'Cellborg' Humidity Gauge First Bacterial Cyborg
Chemists at the University of Nebraska have created a humidity gauge by actually 'assimilating' living bacteria into an electronic circuit. This appears to be the first instance in which a living cell becomes a fixed part of the structure of an electronic device.
('Cellborg' - first bacterial cyborg)
Ravi Saraf and student Vikas Berry made their device from a standard silicon chip inlaid with gold electrodes. First they added a coating of Bacillus cereus bacteria, which clustered together to form bridges between the electrodes. Then they washed the chip with a solution of gold particles, each of which measured about 30 nanometres across and was covered with peptides to help it stick to the bacteria.
A rise in moisture levels causes the bacteria to swell slightly, which increases the distance between neighbouring nanoparticles by up to 0.2 nanometres. This tiny separation makes it harder for electrons to hop from one particle to the next, which reduces the current flowing across the chip. A change from 20% to 0% humidity increased the current flowing through the device by 40 times, whereas the current in a solely electronic device decreases by just ten times.
The bacteria must stay alive during their assimilation so that they do not leak any internal fluids and lose their shape. According to Saraf, the bacteria can survive for about two days without nutrients. However, the device continues to work even after the bacteria die; the zombie 'borg-teria' continue to work for as long as a month after death.
(Hugh - the Borg drone)
Science fiction fans are well aware of the 'cellborgs' namesake - the Borg collective of cyborgs (cybernetic organisms) who stop at nothing in their relentless pursuit of assimilating other intelligent organisms.
In the series (and associated films), captured human beings are outfitted with mechanical and electrical parts that will make them serviceful to the collective.
Saraf speculates that similar devices could one day be made that take greater advantage of living organisms, perhaps even using bacteria's energy systems to power electrical devices. But that will involve going one step further: using a physiological rather than physical response of a bacteria. "One still needs to demonstrate that an electronic coupling between the biology of the microorganism and a nanodevice is possible," he adds.
Read Cyborg cells sense humidity.
Scroll down for more stories in the same category. (Story submitted 10/18/2005)
Follow this kind of news @Technovelgy.
| Email | RSS | Blog It | Stumble | del.icio.us | Digg | Reddit |
you like to contribute a story tip?
Get the URL of the story, and the related sf author, and add
Comment/Join discussion ( 3 )
Related News Stories -
Skin Electronics Can Show Electrocardiogram
'... the young men in the streets who applied polyimde OLED body film to their bared shoulders.' - Chen Qiufan, 2019.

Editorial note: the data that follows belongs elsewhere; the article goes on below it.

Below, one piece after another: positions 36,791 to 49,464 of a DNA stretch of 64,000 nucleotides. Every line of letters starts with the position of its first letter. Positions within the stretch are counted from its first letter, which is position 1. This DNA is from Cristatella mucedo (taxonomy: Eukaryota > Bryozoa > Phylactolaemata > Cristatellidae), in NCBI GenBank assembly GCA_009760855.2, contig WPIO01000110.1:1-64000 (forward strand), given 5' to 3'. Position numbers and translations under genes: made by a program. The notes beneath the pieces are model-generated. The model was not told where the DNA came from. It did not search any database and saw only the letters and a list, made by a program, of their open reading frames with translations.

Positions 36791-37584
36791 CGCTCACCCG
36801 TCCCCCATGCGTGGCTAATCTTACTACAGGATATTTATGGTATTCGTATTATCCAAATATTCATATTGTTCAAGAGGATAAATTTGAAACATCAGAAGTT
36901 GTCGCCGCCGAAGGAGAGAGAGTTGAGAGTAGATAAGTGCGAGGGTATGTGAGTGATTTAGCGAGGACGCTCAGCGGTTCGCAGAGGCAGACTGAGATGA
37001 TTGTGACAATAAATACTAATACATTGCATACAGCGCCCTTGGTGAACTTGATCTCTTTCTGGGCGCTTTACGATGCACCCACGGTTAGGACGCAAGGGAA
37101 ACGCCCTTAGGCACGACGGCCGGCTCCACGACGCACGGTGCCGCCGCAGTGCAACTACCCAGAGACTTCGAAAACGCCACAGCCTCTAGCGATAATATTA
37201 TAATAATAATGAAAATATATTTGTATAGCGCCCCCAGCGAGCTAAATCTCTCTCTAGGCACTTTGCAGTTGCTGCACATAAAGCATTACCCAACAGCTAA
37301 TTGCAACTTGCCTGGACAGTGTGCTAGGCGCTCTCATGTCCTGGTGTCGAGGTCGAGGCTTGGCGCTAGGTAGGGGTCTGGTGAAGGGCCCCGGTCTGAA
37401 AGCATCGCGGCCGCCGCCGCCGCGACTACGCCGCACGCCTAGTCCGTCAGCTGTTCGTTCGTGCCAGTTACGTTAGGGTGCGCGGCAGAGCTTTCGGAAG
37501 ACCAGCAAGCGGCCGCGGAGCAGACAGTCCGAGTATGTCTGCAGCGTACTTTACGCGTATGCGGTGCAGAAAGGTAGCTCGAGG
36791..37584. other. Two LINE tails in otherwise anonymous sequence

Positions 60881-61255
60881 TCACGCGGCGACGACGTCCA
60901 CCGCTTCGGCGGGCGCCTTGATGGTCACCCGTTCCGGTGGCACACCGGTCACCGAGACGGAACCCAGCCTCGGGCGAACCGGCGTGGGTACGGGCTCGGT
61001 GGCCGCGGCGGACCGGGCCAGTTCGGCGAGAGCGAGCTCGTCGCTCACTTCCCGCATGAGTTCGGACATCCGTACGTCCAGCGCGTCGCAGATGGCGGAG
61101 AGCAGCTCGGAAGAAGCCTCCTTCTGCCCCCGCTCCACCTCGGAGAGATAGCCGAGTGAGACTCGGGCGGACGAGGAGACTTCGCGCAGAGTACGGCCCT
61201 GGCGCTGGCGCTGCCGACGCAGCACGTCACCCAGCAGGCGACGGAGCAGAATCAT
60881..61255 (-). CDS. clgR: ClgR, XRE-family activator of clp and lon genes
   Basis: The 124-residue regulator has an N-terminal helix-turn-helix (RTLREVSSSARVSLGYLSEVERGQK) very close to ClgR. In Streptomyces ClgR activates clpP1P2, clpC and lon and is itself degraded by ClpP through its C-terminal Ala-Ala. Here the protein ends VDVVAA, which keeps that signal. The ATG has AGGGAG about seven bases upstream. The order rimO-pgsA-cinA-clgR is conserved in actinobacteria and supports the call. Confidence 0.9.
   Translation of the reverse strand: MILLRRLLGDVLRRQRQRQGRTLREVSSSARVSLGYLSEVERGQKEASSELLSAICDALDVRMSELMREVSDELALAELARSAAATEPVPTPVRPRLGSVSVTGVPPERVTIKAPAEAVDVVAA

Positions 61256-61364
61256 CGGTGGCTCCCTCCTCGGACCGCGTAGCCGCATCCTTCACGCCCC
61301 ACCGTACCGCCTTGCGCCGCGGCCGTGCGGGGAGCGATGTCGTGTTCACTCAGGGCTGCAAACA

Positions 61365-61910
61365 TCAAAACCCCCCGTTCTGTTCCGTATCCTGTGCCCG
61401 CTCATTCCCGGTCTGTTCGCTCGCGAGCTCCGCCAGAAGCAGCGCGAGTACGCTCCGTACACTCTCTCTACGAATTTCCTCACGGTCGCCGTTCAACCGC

Neurodevices For Consumers? Neuroethicists (And Philip K Dick) Say 'Caveat Emptor'
'They tried to use it today and it wouldn't work. No colors and no ceph patterns, neither one...' - Philip K. Dick, 1977.
BrainEx Restores Some Activity To Severed Pig Head
'... they placed the brain in a special solution, having all the properties of Nursing the brain cells.' - Edmond Hamilton, 1929.
Purdue Pharma Ready To Profit From OxyContin Use Or Addiction Recovery
'It may be organic damage. It may be permanent. Time'll tell, and only after you are off Substance D for a long while.' - Philip K. Dick, 1977.
Technovelgy (that's tech-novel-gee!)
is devoted to the creative science inventions and ideas of sf authors. Look for
the Invention Category that interests
you, the Glossary, the Invention
Timeline, or see what's New.
China Deploys Robot Traffic Police
'The robot came up smooth and fast as a rocket...'
Better Than Dune Chromoplastic? This Guy Might Have Done It
'But when Old Father Sun departs, the chromoplastic reverts to transparency in the dark.'
Gather, An AI Warehouse Inventory Drone Startup
'It extended three of its tiny arms sideways to lock onto the registration pins...'
China's Artificial Intelligence-Enhanced Education
'The grey gas not only cut off his vision, but also his other senses...'
Orbital Manufacturer 'Made in Space' Gets $73 Million NASA Contract
'Mass-produced in the orbiting factories...'
Soli Gesture Tech Will Be In Google Pixel 4
'I enjoy watching this way, but - He waved his hand and the circuit switched abruptly.'
Uber Eats Pairs Cars With Drones
Fresh grub? Let's hope they aren't delivering grubs.
Space-Based Solar Power Roundup
SF writers popularized and elaborated on this idea a generation before the first patents were filed.
Lost Language Meanings Found By Machine Learning
'The autopilot would need data before it could begin a translation...'
'Aerogel' Sheets For Martian Gardens
'Sealed to the ground along all the sides, Honey, he growled...'
France's 'Red Team' Of Science Fiction Authors
'They're the only experts we have.'
Dim The Sun With Stratospheric Controlled Perturbation Experiment
'Those twin volcanoes; d'ye see them, Mr. Renner?'
Mashambas Skyscraper Farm Design Wins
'...a towering eighty-story structure like the office In-and Out baskets stacked up to the sky.'
Self-Driving Tractors From China Plan Ahead
'Machines that seemingly with full consciousness walked out into the fields to do their daily work.'
Jet-Powered Hoverboard Works!
L'audace, l'audace, toujours l'audace!
Nobe 3-Wheel Electric Vehicle Parking Like I, Robot
Spidercar, Spidercar, does whatever a spidercar does.
More SF in the News Stories
More Beyond Technovelgy science news stories